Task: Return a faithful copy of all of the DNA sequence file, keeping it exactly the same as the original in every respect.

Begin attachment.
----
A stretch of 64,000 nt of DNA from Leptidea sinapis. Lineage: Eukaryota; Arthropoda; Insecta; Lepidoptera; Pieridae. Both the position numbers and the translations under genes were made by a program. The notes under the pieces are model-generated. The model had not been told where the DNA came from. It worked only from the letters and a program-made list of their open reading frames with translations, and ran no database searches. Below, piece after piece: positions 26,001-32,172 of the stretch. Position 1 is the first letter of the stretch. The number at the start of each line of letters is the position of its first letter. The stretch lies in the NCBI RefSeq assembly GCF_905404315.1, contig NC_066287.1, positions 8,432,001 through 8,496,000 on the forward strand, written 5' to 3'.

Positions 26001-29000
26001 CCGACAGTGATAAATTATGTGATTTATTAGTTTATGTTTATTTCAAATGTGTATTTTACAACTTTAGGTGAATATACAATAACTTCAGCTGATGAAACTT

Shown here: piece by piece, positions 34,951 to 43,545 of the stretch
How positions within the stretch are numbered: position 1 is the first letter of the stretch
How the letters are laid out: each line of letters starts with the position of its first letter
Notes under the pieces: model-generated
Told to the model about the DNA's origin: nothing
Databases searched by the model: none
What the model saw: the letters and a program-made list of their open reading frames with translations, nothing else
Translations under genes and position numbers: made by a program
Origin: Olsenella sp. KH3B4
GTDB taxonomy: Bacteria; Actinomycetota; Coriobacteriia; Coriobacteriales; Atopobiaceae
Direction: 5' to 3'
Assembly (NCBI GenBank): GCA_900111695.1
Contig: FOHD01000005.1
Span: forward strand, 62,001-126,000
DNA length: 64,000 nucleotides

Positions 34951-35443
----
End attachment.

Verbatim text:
A stretch of 64,000 nt of DNA from Leptidea sinapis. Lineage: Eukaryota; Arthropoda; Insecta; Lepidoptera; Pieridae. Both the position numbers and the translations under genes were made by a program. The notes under the pieces are model-generated. The model had not been told where the DNA came from. It worked only from the letters and a program-made list of their open reading frames with translations, and ran no database searches. Below, piece after piece: positions 26,001-32,172 of the stretch. Position 1 is the first letter of the stretch. The number at the start of each line of letters is the position of its first letter. The stretch lies in the NCBI RefSeq assembly GCF_905404315.1, contig NC_066287.1, positions 8,432,001 through 8,496,000 on the forward strand, written 5' to 3'.

Positions 26001-29000
26001 CCGACAGTGATAAATTATGTGATTTATTAGTTTATGTTTATTTCAAATGTGTATTTTACAACTTTAGGTGAATATACAATAACTTCAGCTGATGAAACTT

Shown here: piece by piece, positions 34,951 to 43,545 of the stretch
How positions within the stretch are numbered: position 1 is the first letter of the stretch
How the letters are laid out: each line of letters starts with the position of its first letter
Notes under the pieces: model-generated
Told to the model about the DNA's origin: nothing
Databases searched by the model: none
What the model saw: the letters and a program-made list of their open reading frames with translations, nothing else
Translations under genes and position numbers: made by a program
Origin: Olsenella sp. KH3B4
GTDB taxonomy: Bacteria; Actinomycetota; Coriobacteriia; Coriobacteriales; Atopobiaceae
Direction: 5' to 3'
Assembly (NCBI GenBank): GCA_900111695.1
Contig: FOHD01000005.1
Span: forward strand, 62,001-126,000
DNA length: 64,000 nucleotides

Positions 34951-35443